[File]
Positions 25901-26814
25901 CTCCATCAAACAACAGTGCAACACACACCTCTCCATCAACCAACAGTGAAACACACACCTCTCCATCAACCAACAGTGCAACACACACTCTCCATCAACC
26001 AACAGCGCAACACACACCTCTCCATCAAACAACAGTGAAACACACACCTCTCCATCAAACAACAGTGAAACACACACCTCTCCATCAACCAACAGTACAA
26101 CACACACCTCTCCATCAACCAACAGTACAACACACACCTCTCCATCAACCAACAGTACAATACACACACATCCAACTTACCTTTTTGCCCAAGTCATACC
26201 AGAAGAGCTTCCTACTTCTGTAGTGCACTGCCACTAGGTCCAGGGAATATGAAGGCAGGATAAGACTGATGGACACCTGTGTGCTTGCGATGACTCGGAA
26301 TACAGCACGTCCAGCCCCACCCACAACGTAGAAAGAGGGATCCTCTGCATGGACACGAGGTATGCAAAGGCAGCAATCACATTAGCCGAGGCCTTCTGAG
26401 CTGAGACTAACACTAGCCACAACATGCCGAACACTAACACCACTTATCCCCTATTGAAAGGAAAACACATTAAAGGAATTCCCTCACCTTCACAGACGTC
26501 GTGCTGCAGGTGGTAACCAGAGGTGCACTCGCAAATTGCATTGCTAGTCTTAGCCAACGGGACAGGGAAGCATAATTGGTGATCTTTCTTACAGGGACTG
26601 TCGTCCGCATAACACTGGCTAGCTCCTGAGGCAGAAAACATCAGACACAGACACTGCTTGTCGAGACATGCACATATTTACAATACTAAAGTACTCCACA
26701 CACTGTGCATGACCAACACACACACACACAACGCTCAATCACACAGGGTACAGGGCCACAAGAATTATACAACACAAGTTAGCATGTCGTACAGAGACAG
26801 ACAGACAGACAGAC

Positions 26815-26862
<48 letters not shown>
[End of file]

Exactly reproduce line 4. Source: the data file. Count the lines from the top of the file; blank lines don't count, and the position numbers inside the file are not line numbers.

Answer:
26101 CACACACCTCTCCATCAACCAACAGTACAACACACACCTCTCCATCAACCAACAGTACAATACACACACATCCAACTTACCTTTTTGCCCAAGTCATACC